Truth or Dare involves, well, truth or dare between Halle Berry and Stephen Merchant. You know, this week of failures has two Halle Berry movies in it. This one somehow beats out Catwoman, which speaks so, so much about this movie.

Victory’s Glory is directed by Rusty Cundieff, who turns in a cute tale of an all black basketball team against a team of all white guys. Terrence Howard makes it work.

Elizabeth Banks and Josh Duhamel are in love, except Josh’s cat won’t have her in the house in the final story, Beezel. It’s animated and James Gunn directed it, but somehow didn’t even get to edit the movie.

There were some scenes cut, like Bob Odenkirk’s Find Our Daughter, which has Tony Shaloub and Julianne Moore as the stars and The Apprentice, a movie in which a mortician has sex with a corpse and brings her back to life. Anton Yelchin, who died before his career could go past the Star Trek films, was in this segment.

Comedy is a touchy subject. Not every joke lands. But man, never have so few jokes landed so never, as they don’t say. I saw this in the theater and while I laughed at some of the incredulous moments, it soon turned into a clock-watching affair. Then again, it was a forced fun team bonding work experience, which never lends toward enjoyment. Subsequent viewings have only made me dislike this movie so much more.

My Amityville Horror (2013)

After years of silence, Daniel Lutz, Kathy’s oldest son speaks openly about what he experienced in the house on 112 Ocean Avenue. Did he witness the paranormal? Or was he an abused child Writer, director and producer Eric Walter really has the perfect subject here, as Lutz — while gruff  and profane — is a fascinating subject.

Consider this a reunion story. Now, the adult Daniel meets the people who came into his life in the media crazy 1970’s — Channel 5 reporter Marvin Scott, as well as various psychologists and parapsychologists, including perhaps one of the most famous of their number, Lorraine Warren.

Despite us doing an entire week on these films, Lutz lived this story and the aftermath as it played out not just in the media, but in pop culture. At one point, he disappeared into the desert, as he says, and left his family and the stories behind.

But childhood pain — much like ghosts — never really go away. Was his father a Satanist, a child abuser or just a man? Is Lutz a reliable narrator? Is the Devil real? I enjoyed how the film leaves all of these questions on the table and allows you to determine your own conclusions.

The Amityville Asylum (2013)

Andrew Jones is best known for his series of films about Robert the Doll, as well as producing remakes and reimaginings of films, like Night of the Living Dead: Resurrection and Silent Night, Bloody Night: The Homecoming.

Knowing what we know about the direct-to-video and streaming history of the Amityville films post-2005 — and we can also include the Canadian direct-to-video films as they have only minor ties to the original film — it was amazing that it took so long for Jones to make an Amityville-themed movie.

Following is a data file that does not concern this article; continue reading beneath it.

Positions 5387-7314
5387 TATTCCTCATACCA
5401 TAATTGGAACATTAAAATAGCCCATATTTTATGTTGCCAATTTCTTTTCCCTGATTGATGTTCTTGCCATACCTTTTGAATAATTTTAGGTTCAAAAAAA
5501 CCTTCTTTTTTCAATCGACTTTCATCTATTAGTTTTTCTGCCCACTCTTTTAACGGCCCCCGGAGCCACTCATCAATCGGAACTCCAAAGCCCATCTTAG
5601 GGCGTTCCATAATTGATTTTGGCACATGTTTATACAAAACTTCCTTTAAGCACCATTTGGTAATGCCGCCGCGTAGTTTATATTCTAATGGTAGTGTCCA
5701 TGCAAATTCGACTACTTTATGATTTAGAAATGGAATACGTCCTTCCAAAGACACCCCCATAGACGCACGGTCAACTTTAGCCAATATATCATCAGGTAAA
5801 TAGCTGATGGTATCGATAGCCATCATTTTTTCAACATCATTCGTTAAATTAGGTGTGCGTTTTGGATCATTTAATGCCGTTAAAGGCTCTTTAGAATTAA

Lisa Templeton has started a new career at High Hopes Hospital — nice tie to the sign in the yard of the DeFeo family — but she soon learns that the issues of the facilities go beyond the paranoid ramblings of the patients and the strange staff that serves them. You know — there’s something supernatural going on, because we’re in Amityville, a town packed with cursed lamps, lumber, furniture and even stuffed monkeys.

Eileen Daly is in this film as well. She started Redemption Films with her then-boyfriend Nigel Wingrove and was even in their logo as Redemption’s Dark Angel.

Despite being set in Amityville, there’s little to no mention of Ronald DeFeo. That’s because the actor set to play him was turned away at immigration due to a screwed up work visa. The other inmates of the asylum are based on real people, such as Sadie Krenwinkel being a mix of Manson Family members Susan Atkins and Patricia Krenwinkel as well as Dennis Palmer being based on British criminal Robert Maudsley.

What’s even better than a movie being called The Amityville Asylum being made despite there not being an asylum in the actual town? In Germany, this movie was released as The Nesting 2: Amityville Asylum, as The Nesting had just been successfully re-released in that country.

Ape Week: Empire of the Apes (2013)

Somewhere past our galaxy, in a land where special effects can be downloaded from the web and inserted in After Effects, three female convicts find themselves stranded on a world of warlike apes. They must battle these gorillas and the warden that comes after them or face become concubines for these brutal primates.

Mark Polonia has been making movies since the 1980’s with titles like Amityville Death House and Sharkenstein. While Tubi may be a magical place where you can discover all manner of movies, you can also find movies like this, shot on digital video with credits that look like the PowerPoint that your family made to show off photos at some gathering like an anniversary party.

If the jungle looks like Johnstown, good news. It is Johnstown.

It does, however, answer the question of “What happens when a human does some Planet of the Aardvarking with one of the Planet of the Apes apes?”